An hour and a half later I was back in the saddle enjoying the freshly rinsed roads under a bright sunny sky with temps already a couple of degrees warmer. Then back at home I made a nice hot bowl of oatmeal (adding blueberries, maple syrup and some butter). There’s no substitute for hot oatmeal after a morning ride like this. Then it was time to ride the little Zero to Aerostich.

    By evening it had started to rain/snow again, this time a little heavier. My fiancee Shirah was out driving slip-sliding around in her Jeep and had called to see if maybe I'd need a ride home (?). “Heck no.” I replied “With these studs I’ve got more control and traction than you do.”

    “Well, I’m about five minutes away and if you are ready to go now, I could stop by and you could follow me home, just in case.”

    Ice-glazed fenders“Ok, let me shut things down here and I’ll be outside in five minutes.”, which I was. The Zero was encased in a glaze of frozen rain which was pretty neat looking, but it was dark and I was in a hurry so I just jammed the key thru the ice-covered slot, flipped the power on and unplugged the cord. I also flipped the heated grips on, knowing they’d remove the ice skin there in a moment. No point in brushing anything off the saddle…I just threw a leg over and sat down on the glaze, which audibly went ‘crunch’ beneath me. Then moving forward toward the nearby idling Jeep I briefly stood on the pegs so whatever was left there could fall away. Those ice-glazed fenders sure looked neat.

    The ride homeward through the falling snow and sleet was uneventful. My helmet face shield was warm enough so the moisture hitting it stayed liquid. The streets were all sloppy and icy, but not difficult to handle. At one stoplight some teenage kids were crossing on the sidewalk and I overheard one say to his companions: “Brave.”, which I assumed referred to me. Conditions looked that bad, risk-wise. Everyone in cars was just creeping along to avoid an unintentional slide, and those teens had to be walking pretty carefully, too. After I got home I could see reflected in the door storm window a cool-looking glaze of frozen raindrops all over the surface of my R 3 suit (link) and realized I’d just ridden home in conditions that would have been highly dangerous and extremely uncomfortable just a few years ago. Yet here I was dry, warm and comfortable.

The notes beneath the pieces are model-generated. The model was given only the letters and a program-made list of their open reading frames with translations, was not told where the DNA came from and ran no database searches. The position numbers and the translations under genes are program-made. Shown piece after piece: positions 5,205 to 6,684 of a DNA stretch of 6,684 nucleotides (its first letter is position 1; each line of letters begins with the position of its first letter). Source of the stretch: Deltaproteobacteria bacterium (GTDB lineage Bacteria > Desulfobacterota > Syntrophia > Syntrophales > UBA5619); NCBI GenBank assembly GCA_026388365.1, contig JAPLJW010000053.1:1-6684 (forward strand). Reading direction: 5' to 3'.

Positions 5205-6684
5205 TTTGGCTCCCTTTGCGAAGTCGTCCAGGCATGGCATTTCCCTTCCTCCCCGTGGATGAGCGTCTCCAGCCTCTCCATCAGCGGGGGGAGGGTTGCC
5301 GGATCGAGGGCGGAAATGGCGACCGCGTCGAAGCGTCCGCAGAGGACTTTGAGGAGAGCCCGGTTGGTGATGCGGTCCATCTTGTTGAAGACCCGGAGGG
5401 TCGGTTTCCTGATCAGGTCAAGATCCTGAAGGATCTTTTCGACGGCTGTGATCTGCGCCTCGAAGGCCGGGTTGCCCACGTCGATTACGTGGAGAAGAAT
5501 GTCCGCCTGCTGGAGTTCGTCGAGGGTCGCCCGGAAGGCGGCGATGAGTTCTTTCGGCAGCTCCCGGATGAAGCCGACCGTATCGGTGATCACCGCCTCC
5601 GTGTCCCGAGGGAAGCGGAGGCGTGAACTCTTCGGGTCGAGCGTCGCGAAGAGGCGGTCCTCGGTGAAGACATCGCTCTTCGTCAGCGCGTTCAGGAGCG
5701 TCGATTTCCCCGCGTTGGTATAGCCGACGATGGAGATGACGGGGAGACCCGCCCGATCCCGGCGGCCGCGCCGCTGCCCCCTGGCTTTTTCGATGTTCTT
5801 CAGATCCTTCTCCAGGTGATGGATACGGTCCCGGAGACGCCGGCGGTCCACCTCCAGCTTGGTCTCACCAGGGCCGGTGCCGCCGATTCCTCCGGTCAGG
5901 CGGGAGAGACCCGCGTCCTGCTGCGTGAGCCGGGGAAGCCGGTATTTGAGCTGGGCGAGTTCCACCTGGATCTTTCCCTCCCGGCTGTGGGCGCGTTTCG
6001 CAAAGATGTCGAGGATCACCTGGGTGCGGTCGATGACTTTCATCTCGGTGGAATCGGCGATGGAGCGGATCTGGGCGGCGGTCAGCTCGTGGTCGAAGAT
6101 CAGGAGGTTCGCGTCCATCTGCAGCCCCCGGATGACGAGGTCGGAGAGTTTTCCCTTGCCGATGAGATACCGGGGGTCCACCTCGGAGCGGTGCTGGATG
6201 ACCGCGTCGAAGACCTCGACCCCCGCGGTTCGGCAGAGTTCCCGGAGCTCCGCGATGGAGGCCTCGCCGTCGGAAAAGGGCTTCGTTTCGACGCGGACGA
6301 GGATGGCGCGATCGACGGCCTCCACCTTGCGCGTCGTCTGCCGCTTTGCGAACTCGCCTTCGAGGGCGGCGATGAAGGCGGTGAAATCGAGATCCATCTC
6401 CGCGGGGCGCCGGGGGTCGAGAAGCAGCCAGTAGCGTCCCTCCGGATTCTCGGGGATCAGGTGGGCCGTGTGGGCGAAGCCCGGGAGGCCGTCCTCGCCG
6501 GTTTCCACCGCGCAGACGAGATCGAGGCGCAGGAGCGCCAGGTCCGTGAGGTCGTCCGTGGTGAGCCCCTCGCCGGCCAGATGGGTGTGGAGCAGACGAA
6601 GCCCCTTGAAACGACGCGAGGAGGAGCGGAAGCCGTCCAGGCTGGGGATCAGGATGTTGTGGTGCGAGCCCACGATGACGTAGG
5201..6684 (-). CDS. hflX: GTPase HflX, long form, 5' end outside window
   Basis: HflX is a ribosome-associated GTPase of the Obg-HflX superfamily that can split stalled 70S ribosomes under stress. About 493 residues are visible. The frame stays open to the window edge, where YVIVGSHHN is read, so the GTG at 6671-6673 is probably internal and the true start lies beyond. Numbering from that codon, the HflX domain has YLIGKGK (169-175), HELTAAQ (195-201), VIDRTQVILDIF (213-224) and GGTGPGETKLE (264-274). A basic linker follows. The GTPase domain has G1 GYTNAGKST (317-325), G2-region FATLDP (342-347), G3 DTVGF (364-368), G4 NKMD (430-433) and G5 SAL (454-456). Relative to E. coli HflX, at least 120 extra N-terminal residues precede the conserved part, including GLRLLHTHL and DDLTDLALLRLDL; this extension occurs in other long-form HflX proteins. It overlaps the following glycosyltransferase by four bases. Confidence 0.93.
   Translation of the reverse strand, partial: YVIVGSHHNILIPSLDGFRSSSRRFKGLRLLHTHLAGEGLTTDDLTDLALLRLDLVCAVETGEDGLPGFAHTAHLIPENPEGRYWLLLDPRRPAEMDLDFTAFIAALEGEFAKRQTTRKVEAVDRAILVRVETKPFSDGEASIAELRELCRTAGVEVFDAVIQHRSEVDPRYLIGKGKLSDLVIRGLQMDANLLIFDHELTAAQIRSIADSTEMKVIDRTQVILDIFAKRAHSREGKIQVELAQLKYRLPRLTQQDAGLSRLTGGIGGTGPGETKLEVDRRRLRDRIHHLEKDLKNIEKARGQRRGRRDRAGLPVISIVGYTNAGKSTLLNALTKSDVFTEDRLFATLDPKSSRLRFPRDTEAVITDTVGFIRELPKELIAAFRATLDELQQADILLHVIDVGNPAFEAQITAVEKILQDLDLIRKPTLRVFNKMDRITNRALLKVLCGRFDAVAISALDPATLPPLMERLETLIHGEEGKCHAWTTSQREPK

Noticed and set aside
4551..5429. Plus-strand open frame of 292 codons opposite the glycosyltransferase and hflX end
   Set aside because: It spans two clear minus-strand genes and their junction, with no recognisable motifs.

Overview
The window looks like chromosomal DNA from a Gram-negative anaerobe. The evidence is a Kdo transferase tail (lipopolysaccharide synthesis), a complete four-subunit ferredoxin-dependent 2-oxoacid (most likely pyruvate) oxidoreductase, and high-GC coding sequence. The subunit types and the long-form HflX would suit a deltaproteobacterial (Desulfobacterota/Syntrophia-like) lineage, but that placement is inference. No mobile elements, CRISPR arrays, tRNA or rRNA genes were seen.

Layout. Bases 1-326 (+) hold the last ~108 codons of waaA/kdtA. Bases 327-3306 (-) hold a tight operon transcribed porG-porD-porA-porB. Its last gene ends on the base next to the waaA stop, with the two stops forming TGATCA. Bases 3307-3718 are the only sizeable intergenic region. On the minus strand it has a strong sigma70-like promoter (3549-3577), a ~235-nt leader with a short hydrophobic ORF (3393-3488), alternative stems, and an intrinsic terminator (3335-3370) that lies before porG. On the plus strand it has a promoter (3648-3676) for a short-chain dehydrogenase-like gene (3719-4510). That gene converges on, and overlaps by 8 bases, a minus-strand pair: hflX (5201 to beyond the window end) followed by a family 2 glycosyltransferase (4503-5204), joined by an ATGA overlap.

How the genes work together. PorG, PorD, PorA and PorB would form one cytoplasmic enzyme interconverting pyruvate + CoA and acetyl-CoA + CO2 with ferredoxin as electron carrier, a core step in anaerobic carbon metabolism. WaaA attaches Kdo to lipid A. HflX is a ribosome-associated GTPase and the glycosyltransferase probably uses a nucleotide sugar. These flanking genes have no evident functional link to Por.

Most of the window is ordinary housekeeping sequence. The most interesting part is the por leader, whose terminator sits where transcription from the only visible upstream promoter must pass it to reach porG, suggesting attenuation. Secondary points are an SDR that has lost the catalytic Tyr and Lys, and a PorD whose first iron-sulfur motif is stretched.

One thing that stands out as a pain-in-the-ass: gear storage. Over the years I’d developed equipment storage procedures to support my riding which centered around a garage space. Things set up like some kind of personal Bat-cave: Helmet on a shelf here. Motorcycle leaned against a wall there. Riding suit hanging there. Gloves there. Garage door opener remote here, here…and another one here (one button on the wall, one button on a keychain remote hanging from the shelf where my helmet rests and another button on another keychain remote carabinered to the shoulder strap of my daily (…‘EDC’, hipsters) backpack.

    With the Zero sleeping out in the driveway every night and the plan being to come and go only through the kitchen, where do I keep my gear? The bulky R3 drapes over one of the dining room chairs and my helmet and gloves are on the sideboard looking out-of-place next to a potted plant and candle holder. With my heavy boots are on the floor right beneath them. Nothing is where it belongs. It all looks wrong.

    Everyone I know who uses their bike transportation has developed some sort of handy gear storage system. Our experimental keeping-the-Zero-outside-all-winter throws a wrench into my garage-based organizing but on the other hand now the garage space is cleaner, warmer and drier for other winter projects. We are learning unexpected things about everyday A to B riding, which was the whole point.

    Other Saturday, Wednesday and Thursday random notes.

    • Some stranger took my photo today in traffic. I was waiting at the stoplight on Third and 12th Ave E, and in my rearview mirror I watched a car pull to a stop a few feet behind me. The driver seemed to be holding their smartphone directly in front of them and against the steering wheel. For a moment I wondered if they were texting or reading or what (?) and then there was a flash and I knew I’d been photographed. A day or two later a coworker came up to me and said one of their friends had taken my photo riding the Zero a couple of days ago. Gotta love this small town life.